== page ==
Programming cells in situ
The potential of cell therapies to provide effective new treatments for human diseases afflicting hundreds of millions worldwide is widely appreciated; however the ex vivo manipulation of cells central to current approaches imposes a large economic and regulatory burden, and the vast majority of transplanted cells die and don't engraft. This thesis demonstrates a powerful new technology to effectively program cells in situ using material systems that first recruit host cells and that serve as a residence for subsequent cell programming and cell dispersement to the target site for therapy. The utility of this approach was addressed in the prototypical context of cancer vaccines, in which antigen-presenting cells (dendritic cells; DCs) are the target host cell population.
The current understanding of immunological regulation opens the possibility that materials can now be designed to purposely mimic aspects of bacterial infection to create a desirable immune response. Poly(lactide-co-glycolide) (PLG) matrices were fabricated to deliver a pulse of the inflammatory cytokine, GM-CSF, to first recruit and locally expand host DCs. The material then presented and enhanced DC uptake of oligonucleotides mimicking bacterial DNA in order to program the recruited DCs, and to disperse the DCs to the lymph nodes to prime a T-cell immune response. This system quantitatively controlled DC trafficking and activation, and led to high lymph node homing of programmed DCs. As a cancer vaccine, these infection-mimics were able to generate specific and protective anti-tumor immunity in correlation with its ability to control DC mobilization and programming in situ. Importantly, these vaccine systems performed equivalent to current cellular based vaccines, but require none of the cell isolations, cellular transplantation or ex vivo cell manipulations that are essential to current cancer vaccines.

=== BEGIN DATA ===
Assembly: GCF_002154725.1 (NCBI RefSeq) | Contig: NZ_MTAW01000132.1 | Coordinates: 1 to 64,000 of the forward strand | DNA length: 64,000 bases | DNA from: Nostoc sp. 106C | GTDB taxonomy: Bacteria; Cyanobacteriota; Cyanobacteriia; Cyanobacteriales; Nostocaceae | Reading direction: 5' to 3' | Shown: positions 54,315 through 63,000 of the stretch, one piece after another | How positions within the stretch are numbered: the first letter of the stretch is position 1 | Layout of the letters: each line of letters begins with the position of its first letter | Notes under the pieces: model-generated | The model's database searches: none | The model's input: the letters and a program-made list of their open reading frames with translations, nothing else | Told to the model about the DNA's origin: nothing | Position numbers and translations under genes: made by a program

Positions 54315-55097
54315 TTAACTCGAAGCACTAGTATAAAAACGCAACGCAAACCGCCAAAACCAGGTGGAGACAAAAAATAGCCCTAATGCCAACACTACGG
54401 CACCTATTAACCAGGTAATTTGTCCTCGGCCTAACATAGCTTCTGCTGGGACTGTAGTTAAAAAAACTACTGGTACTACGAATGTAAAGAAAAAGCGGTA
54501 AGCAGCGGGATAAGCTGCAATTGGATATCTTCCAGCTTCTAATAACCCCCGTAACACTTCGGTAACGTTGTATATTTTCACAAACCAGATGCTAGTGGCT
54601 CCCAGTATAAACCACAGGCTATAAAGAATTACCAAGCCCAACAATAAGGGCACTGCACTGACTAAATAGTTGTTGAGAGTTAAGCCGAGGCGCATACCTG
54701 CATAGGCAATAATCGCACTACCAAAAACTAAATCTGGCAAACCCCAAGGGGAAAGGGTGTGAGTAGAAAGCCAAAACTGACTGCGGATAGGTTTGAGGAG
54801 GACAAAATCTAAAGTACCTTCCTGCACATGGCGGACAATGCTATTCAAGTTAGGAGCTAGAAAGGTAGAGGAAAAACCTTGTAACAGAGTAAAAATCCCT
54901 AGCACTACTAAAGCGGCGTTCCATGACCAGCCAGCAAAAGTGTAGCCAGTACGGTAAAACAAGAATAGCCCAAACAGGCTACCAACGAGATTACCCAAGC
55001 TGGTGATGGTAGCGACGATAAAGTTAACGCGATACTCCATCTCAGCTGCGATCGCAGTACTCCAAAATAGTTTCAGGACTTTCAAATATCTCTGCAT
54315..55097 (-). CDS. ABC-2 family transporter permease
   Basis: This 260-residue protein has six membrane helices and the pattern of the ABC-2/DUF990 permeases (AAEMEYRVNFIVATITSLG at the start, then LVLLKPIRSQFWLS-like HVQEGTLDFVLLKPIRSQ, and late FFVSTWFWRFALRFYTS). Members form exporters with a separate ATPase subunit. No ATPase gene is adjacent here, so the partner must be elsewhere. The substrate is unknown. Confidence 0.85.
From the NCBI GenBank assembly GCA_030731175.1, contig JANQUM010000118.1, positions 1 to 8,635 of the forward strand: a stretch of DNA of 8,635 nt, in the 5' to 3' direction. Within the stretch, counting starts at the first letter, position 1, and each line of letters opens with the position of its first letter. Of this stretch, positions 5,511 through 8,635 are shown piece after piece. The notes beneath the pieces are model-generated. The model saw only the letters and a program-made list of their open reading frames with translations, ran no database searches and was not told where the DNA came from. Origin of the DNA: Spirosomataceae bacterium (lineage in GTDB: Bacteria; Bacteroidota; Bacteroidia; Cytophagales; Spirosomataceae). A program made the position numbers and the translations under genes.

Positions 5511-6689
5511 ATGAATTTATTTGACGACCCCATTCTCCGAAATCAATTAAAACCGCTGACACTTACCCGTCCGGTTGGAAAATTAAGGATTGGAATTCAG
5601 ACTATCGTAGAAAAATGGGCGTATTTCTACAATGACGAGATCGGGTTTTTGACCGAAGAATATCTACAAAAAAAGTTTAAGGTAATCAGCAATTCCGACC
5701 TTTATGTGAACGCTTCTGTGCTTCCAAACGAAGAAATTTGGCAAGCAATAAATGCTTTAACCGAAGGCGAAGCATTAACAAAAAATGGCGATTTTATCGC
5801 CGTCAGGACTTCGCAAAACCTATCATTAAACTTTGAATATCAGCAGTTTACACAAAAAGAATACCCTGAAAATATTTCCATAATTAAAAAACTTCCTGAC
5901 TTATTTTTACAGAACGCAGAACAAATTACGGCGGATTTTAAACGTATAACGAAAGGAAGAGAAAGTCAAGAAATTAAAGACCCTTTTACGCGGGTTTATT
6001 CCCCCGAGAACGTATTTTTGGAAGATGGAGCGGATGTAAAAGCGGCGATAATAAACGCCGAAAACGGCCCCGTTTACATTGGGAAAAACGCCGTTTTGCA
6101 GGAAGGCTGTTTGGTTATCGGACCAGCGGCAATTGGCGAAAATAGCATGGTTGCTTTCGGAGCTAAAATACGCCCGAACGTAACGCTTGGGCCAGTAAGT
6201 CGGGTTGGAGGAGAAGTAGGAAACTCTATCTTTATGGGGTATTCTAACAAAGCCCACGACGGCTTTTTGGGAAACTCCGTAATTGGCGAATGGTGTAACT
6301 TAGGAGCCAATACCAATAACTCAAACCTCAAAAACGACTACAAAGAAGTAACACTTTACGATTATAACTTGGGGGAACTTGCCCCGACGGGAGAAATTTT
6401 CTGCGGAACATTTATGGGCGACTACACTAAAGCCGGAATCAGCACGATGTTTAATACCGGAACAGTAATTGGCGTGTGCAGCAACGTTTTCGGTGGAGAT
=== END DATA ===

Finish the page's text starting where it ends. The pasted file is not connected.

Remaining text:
The specific systems developed in this thesis will be useful in vivo models to study DC biology and the ability of these infection mimics to modulate immunity may revolutionize therapies in the vaccine and autoimmune fields. More broadly, this thesis provides a template for the design of future cell therapies that may precisely control cell trafficking and function in situ, producing a powerful alternative to conventional therapies.